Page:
Concerned that the Liberty was vulnerably placed, the US Joint Chiefs of Staff (JCS) apparently ordered it to pull back 20 miles from the coast. But the message, which inexplicably failed to leave the JCS communication center for more than 14 hours, according to ennes, never arrived.

"it was sent in error to the naval communication station in the Philippines," he says, adding that another message ordering the Liberty to remain at least 100 miles from the coast also was misdirected to the Philippines. "There it was correctly rerouted to the Pentagon for further relay to the naval communication station in Morocco for delivery to Liberty," he asserts, declaring that the Pentagon then misdirected it again -- this time to the National Security Agency at Fort Meade, Md., where it was filed and never delivered.

A top-secret message ordering the Liberty far out to sea likewise failed to reach its destination, he alleges, maintaining that the ship "was not a subscriber to the top-secret message delivery system." Altogether, five messages were mishandled, delayed or lost, claims Ennes, "any one of which might have saved the ship had it been received."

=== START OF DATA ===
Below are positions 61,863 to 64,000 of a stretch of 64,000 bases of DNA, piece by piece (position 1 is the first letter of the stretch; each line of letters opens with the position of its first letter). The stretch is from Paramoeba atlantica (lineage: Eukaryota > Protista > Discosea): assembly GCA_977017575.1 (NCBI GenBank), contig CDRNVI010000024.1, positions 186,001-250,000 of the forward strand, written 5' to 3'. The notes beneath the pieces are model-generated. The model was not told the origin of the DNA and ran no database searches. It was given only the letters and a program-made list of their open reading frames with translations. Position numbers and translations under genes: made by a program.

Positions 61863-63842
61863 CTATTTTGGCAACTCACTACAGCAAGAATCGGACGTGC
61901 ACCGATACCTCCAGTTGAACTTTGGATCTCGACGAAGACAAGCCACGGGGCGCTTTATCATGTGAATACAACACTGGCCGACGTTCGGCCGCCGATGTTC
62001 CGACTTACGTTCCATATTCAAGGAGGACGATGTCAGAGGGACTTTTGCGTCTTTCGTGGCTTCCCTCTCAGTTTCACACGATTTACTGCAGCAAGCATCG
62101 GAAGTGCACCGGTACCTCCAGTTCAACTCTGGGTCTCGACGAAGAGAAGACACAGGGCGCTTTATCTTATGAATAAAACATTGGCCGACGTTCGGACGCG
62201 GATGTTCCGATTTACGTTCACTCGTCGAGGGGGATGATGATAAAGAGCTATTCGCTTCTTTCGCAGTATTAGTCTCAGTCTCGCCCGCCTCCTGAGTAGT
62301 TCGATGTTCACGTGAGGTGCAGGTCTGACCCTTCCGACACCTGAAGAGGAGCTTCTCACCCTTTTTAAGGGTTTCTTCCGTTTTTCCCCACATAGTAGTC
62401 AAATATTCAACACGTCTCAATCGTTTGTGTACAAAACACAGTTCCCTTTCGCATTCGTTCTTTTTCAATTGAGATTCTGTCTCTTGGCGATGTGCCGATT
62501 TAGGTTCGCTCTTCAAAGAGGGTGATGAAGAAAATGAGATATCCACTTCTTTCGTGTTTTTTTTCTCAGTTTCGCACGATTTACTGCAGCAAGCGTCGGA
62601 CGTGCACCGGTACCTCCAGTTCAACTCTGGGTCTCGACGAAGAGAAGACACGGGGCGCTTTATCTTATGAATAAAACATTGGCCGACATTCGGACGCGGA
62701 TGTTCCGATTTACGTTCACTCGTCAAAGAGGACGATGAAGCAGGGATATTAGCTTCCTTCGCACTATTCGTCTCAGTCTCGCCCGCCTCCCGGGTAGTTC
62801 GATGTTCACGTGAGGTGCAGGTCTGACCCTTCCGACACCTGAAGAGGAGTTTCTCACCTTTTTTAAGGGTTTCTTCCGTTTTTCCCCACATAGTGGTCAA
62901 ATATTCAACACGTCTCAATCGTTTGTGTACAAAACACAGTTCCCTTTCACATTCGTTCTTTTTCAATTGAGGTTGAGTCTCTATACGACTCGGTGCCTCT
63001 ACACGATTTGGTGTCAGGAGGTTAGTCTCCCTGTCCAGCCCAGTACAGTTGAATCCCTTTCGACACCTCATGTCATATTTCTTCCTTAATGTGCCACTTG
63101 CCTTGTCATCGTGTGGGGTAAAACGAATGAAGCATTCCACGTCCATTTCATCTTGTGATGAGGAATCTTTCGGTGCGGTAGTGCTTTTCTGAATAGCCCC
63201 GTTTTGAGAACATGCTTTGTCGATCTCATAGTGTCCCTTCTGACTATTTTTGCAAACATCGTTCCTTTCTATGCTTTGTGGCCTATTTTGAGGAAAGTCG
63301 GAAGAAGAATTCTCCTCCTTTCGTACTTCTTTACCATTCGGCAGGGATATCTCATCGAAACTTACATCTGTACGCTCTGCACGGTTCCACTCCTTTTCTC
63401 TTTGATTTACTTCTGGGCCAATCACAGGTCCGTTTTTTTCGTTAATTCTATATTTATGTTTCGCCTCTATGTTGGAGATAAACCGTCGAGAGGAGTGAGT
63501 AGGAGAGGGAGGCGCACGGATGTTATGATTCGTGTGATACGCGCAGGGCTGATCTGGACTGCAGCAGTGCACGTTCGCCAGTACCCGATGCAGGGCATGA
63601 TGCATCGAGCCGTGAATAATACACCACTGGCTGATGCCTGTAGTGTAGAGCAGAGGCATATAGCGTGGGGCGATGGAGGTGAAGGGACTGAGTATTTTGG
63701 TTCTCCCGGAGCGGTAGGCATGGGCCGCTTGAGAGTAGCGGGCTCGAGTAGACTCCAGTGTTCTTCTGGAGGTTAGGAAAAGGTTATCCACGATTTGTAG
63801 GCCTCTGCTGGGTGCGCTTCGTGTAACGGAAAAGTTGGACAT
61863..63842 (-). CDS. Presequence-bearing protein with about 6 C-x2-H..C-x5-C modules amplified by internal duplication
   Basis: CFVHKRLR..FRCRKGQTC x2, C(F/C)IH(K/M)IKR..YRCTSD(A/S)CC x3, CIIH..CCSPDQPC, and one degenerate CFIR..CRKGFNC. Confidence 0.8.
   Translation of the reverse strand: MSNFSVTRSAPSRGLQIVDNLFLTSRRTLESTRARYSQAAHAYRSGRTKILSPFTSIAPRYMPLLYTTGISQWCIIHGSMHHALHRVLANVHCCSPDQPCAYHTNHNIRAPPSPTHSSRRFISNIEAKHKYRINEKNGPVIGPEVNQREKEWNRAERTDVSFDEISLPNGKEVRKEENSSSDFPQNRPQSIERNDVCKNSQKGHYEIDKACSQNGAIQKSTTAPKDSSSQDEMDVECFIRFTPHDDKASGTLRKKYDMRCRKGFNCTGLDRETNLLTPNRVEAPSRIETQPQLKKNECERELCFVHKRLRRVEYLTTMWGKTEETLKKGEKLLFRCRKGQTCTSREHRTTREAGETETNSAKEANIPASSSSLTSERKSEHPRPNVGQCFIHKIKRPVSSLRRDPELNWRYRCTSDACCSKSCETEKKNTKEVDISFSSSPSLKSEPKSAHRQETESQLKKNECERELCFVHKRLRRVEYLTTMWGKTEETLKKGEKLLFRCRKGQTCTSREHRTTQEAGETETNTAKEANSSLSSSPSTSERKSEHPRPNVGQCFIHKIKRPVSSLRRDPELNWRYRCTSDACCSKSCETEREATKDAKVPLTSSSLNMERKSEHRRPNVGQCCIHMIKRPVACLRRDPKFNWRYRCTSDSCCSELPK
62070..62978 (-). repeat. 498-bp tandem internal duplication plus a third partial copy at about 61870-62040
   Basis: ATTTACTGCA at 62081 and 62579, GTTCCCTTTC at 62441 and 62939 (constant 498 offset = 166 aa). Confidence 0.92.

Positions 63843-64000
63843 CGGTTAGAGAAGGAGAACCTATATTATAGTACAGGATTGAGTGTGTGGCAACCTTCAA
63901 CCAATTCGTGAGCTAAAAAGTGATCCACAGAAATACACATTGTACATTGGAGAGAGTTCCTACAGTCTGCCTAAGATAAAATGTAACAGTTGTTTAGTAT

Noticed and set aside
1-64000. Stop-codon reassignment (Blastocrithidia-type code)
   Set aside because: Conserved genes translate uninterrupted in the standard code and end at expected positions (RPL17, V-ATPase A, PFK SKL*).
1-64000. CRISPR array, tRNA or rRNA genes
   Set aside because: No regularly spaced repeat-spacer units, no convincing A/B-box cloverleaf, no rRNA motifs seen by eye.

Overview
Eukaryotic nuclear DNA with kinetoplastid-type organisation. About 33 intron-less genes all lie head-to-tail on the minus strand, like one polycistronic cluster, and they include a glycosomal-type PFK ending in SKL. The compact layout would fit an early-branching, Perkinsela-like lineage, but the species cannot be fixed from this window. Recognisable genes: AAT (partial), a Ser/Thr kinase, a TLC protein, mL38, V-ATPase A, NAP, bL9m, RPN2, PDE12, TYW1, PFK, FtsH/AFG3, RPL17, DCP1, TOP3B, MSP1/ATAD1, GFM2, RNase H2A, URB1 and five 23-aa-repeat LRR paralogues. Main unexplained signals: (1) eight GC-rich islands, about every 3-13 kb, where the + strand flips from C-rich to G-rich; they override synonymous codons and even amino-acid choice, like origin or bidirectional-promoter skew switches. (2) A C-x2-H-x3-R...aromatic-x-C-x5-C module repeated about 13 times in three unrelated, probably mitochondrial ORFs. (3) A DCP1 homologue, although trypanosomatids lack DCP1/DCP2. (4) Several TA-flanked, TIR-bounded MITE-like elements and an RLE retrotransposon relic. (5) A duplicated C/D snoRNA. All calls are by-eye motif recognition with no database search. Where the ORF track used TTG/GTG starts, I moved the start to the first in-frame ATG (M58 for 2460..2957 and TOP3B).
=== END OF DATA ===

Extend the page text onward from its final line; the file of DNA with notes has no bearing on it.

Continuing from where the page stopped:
Although the aircraft carriers America and Saratoga, cruising to the west, had more than 150 planes between them, none came to the Liberty's aid, Ennes maintains. After four nuclear-armed Phantoms from USS America were personally recalled by Defense Secretary Robert McNamara because they had been launched without JCS approval, he says, it took more than three hours to dispatch conventionally armed aircraft. These were then recalled when Israel issued an apology.

"We had been told in advance to expect support in 10 minues if we were to come under attack," he says. "I believe that many men died needlessly because of the Navy's failure to come to our aid. This alone is worthy of a Senate inquiry in order to identify the failures with a view toward preventing a recurrence."

Ennes had hoped that Senator Stevenson, who has long been concerned about the attack on the Liberty, would initiate an inquiry by the Senate Intelligence Committee, but the Illinois lawmaker's term is about to expire and he is not seeking re-election. Ennes now hopes that the committee vice-chairman, Sen. Barry Goldwater (R) of Arizona, will press for an investigation.

Neither the US Navy nor Israeli authorities are prepared to comment on the Liberty attack, regarding the matter as closed. But the National Association of Arab-Americans (NAAA) would welcome such an inquiry as Ennes is urging, says its treasurer, David Sadd, a former naval officer.

In the opinion of NAAA public affairs director John Richardson, subpoena power "might turn up documents confirming the political motivations for the cover-up by the Johnson administration and its successors."